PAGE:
Verses before meals

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by Bhikshuni Thubten Chodron on Apr 16, 2010 in Recitations During the Day

Usually we dive into a plate of food with great attachment, little mindfulness, and even less real enjoyment. Instead, we can pause before eating and reflect on our motivation. Here we think that we are not eating for temporary pleasure or to make our body attractive. Rather, we eat to keep our body healthy so that we can practice the Dharma and benefit all beings. Reflecting on the kindness of those who planted, harvested, transported, and packaged our food, we feel interconnected with them and want to repay their kindness by using the occasion of eating to create merit for their benefit. For this reason, we offer the food.

Five contemplations before meals

1. I contemplate all the causes and conditions and the kindness of others by which I received this food.
2. I contemplate my own practice, constantly trying to improve it.
3. I contemplate my mind, cautiously guarding it from wrongdoing, greed, and other defilements.
4. I contemplate this food, treating it as wondrous medicine to nourish my body.
5. I contemplate the aim of Buddhahood, accepting and consuming this food in order to accomplish it.

Offering verses before eating

Great compassionate Protector,
All-knowing Teacher,
Field of merit and good qualities vast as an ocean—
To the Tathagata, I bow.

Through purity, freeing from attachment,
Through virtue, freeing from the lower realms,
Unique, supreme ultimate reality—
To the Dharma that is peace, I bow.

Having freed themselves, showing the path to freedom too,
Well established in the trainings,
The holy field endowed with good qualities—
To the Sangha, I bow.

To the supreme teacher, the precious Buddha,
To the supreme refuge, the holy precious Dharma,
To the supreme guides, the precious Sangha,
To all the objects of refuge we make this offering.

May we and all those around us never be separated from the Triple Gem in any of our lives. May we always have the opportunity to make offerings to them. And may we continually receive their blessings and inspiration to progress along the path.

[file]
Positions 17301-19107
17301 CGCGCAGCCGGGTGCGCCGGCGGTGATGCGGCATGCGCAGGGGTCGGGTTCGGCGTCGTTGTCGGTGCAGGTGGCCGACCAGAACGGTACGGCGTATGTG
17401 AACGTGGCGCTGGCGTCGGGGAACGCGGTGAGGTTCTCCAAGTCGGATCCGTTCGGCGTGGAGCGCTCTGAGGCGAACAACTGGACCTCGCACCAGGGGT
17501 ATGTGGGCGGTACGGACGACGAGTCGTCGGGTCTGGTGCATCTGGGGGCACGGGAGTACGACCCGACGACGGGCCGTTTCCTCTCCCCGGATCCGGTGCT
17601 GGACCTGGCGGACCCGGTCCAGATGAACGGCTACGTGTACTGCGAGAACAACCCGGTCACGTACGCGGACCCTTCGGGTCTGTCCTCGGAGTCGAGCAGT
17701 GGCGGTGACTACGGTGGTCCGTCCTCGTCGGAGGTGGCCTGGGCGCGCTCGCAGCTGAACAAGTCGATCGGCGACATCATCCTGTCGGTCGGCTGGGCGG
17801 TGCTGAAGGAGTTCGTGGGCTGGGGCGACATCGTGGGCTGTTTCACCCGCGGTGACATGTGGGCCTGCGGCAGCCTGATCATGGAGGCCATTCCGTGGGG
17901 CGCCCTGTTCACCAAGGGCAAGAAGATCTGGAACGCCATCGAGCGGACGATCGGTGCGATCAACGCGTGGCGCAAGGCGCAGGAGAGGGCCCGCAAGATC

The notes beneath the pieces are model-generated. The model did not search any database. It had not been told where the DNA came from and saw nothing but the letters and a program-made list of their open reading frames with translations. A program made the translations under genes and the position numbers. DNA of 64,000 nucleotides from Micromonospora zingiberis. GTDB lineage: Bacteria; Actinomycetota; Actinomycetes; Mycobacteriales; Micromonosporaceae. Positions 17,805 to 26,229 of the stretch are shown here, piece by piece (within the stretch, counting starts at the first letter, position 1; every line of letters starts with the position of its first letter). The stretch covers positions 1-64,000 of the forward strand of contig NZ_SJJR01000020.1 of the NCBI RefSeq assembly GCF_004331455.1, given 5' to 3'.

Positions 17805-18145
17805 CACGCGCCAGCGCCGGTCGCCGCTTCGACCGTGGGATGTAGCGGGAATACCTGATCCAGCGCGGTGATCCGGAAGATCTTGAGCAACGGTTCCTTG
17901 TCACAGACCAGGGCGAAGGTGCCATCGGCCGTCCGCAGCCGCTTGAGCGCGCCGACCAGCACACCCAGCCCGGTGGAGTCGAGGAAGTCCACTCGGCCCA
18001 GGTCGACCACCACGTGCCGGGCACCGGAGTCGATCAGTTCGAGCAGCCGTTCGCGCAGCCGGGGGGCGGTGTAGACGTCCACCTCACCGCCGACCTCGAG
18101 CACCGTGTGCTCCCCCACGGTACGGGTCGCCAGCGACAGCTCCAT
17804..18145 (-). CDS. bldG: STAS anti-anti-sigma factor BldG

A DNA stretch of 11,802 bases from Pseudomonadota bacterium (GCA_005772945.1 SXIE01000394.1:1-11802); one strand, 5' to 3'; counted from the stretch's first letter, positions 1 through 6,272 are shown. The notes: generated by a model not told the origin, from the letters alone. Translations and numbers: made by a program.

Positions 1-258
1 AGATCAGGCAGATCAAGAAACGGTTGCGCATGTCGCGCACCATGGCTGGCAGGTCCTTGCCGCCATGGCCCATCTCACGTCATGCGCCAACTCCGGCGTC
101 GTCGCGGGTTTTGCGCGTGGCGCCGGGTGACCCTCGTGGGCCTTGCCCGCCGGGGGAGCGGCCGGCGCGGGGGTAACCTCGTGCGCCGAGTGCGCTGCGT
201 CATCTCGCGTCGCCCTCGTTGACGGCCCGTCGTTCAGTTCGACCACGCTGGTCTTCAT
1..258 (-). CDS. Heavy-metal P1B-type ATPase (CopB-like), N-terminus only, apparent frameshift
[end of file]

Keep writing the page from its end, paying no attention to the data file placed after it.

By seeing this food as medicine, I will consume it without attachment or hatred, not to increase my arrogance, strength, or good looks, but solely to sustain my life.

Link to this article

Khmer Tipitaka 1 – 110

Khmer Tipitaka 1 – 110

The Tipitaka or Pali canon, is the collection of primary Pali language texts which form the doctrinal foundation of Theravada Buddhism. The three divisions of the Tipitaka are: Vinaya Pitaka, Sutta Pitaka, Abhidhamma Pitaka. ព្រះត្រៃបិដក ប្រែថា កញ្រ្ចែង ឬ ល្អី​ ៣ សម្រាប់ដាក់ផ្ទុកពាក្យពេចន៍នៃព្រះសម្មាសម្ពុទ្ធ

Listen to Khmer literature and Dhamma talk by His Holiness Jotannano Chuon Nath, Supreme Patriarch of Cambodia Buddhism.

Jendhamuni

As a solid rock is not shaken by the wind, so the wise are not shaken by blame and praise. As a deep lake is clear and calm, so the wise become tranquil after they listened to the truth... Good people walk on regardless of what happens to them. Good people do not babble on about their desires. Whether touched by happiness or by sorrow, the wise never appear elated or depressed… ~The Dhammapada

Should anyone wish to ridicule me and make me an object of jest and scorn why should I possibly care if I have dedicated myself to others?

Let them do as they wish with me so long as it does not harm them. May no one who encounters me ever have an insignificant contact.

Regardless whether those whom I meet respond towards me with anger or faith, may the mere fact of our meeting contribute to the fulfilment of their wishes.

May the slander, harm and all forms of abuse that anyone should direct towards me act as a cause of their enlightenment.

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